Sunday Showcase

No. 18 - Yael Herzog

Yael Herzog

This week, we are thrilled to share Yael Herzog’s poem “August, Tel Aviv.” Yael’s poetry is searing in its imagery. She is deliberate and precise in her choice of words, while resisting excess and sentimentality. You can find another poem by Yael, “Immigrant,” in our first issue. 

About the poet:
Yael Herzog is a graduate of the Shaindy Rudoff Graduate Program in Creative Writing at Bar Ilan University, and received the Andrea Moriah Poetry Prize in May, 2017. Her work has previously been published in Eclectica Magazine, Aurora Poetry, The Ekphrastic Review, and was nominated for the Sundress Publications 2019 Best of the Net Anthology. She grew up in New Jersey and now lives in Tel Aviv, Israel, where she is an English teacher, artist, and poet.

Alongside the magazine, Sunday Showcase provides additional opportunities for emerging artists and writers to share their work and gain exposure. There are no themes or deadlines, simply email us your best work for a chance to get featured across all of our channels. We accept writing of any genre and visual art of all mediums.

HOW TO SUBMIT

Send submissions to writehausmagazine@gmail.com. Be sure to include:

  • “Sunday Showcase” in the subject line
  • Your name
  • Your writing or artwork
  • A short bio
  • A headshot
  • Links to your instagram or website

August, Tel Aviv

By Yael Herzog

Basil on the windowsill limps
And furrows in the teasing breeze.
Eucalyptus leaves curling and dry,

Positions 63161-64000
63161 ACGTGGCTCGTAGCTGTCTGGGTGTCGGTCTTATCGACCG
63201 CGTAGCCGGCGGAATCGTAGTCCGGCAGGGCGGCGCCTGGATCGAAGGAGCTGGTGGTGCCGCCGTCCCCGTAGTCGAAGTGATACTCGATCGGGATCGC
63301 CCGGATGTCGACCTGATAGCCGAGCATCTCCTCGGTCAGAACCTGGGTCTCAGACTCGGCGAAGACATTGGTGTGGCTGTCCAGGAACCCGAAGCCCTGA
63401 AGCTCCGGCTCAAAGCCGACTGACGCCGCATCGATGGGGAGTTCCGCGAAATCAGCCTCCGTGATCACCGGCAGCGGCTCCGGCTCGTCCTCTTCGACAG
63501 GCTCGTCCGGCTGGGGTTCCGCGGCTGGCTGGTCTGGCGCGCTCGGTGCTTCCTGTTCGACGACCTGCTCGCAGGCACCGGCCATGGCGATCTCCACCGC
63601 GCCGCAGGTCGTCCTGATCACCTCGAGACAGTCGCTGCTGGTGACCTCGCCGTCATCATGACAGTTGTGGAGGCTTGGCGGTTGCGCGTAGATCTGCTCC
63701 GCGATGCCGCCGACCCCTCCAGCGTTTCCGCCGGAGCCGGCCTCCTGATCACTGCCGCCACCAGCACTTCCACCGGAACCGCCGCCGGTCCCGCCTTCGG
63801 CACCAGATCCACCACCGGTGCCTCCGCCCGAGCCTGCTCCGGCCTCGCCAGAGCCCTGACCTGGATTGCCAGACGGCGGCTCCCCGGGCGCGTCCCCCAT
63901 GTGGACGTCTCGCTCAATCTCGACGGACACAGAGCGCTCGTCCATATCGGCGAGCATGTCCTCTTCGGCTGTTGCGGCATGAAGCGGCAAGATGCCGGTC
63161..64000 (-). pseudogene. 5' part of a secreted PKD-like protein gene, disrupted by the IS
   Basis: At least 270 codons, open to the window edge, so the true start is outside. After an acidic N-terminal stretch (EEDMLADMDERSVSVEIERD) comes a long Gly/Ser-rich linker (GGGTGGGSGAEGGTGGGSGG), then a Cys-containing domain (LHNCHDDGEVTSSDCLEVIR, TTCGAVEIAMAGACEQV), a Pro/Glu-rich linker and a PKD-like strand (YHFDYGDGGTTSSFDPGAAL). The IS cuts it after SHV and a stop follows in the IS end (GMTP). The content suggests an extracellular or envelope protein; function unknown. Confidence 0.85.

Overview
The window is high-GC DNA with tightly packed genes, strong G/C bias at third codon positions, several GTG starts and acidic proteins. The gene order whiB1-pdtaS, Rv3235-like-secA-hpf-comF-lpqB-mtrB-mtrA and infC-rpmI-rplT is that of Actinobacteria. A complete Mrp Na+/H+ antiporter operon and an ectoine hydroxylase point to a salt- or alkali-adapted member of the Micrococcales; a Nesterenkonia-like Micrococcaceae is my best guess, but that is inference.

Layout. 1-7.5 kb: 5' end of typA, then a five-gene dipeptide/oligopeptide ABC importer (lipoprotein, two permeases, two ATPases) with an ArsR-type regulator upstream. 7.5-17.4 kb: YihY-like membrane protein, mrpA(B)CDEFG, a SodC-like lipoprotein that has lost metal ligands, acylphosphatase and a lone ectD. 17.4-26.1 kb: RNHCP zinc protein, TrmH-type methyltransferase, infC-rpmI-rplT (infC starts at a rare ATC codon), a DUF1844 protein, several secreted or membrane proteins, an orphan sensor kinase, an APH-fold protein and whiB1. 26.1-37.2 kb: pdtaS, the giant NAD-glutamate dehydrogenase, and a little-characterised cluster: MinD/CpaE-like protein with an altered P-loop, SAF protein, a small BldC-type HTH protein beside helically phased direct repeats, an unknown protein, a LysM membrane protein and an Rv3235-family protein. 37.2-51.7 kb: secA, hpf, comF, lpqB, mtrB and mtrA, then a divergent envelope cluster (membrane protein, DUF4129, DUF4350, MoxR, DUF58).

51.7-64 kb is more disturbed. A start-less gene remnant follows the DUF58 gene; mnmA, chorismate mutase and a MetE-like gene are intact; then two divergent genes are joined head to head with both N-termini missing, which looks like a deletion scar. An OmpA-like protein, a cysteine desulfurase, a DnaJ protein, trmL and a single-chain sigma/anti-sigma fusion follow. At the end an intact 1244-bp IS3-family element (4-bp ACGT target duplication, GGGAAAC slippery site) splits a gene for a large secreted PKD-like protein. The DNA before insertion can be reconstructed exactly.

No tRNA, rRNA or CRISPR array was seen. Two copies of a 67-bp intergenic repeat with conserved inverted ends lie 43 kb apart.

Spread their scent across the table

Cloth like an offering, shouts from
Men in the distance. This summer is long
And hungry, and the tide is always edging
Closer, forward. Sweat grows like mold

On every pore, four
Stalks of grey sage
Stand tall and already dead.
The floor is not swept, the sun

Keeps pushing its body whole
Into my home, an unwelcome guest.
What do I own? The windows open,
The day unmine.

Coffee, lukewarm and settled, waits
For my untouched lips, listless, still.
The truck’s restless moan
Eats my morning like a worm

Through soft wood. The sky
Undressed from its night
Reveals itself in small, geometric shapes
Between buildings. In the window across

Behind half-closed shades
A man walks then bends
Quick to lift — a blanket? A single
Shoe thrown behind the sofa?—

And disappears. The day is white
And unannouncing, an ocean
Of loud sounds, waking then breaking
Onto the city streets. A lover sleeps

Spread like a starfish at the edge
Of this town—dreaming a childish
Dream, breathing a childish breath—sour and
New, sex a wave of hard then

Soft, then hard again—my only homing.

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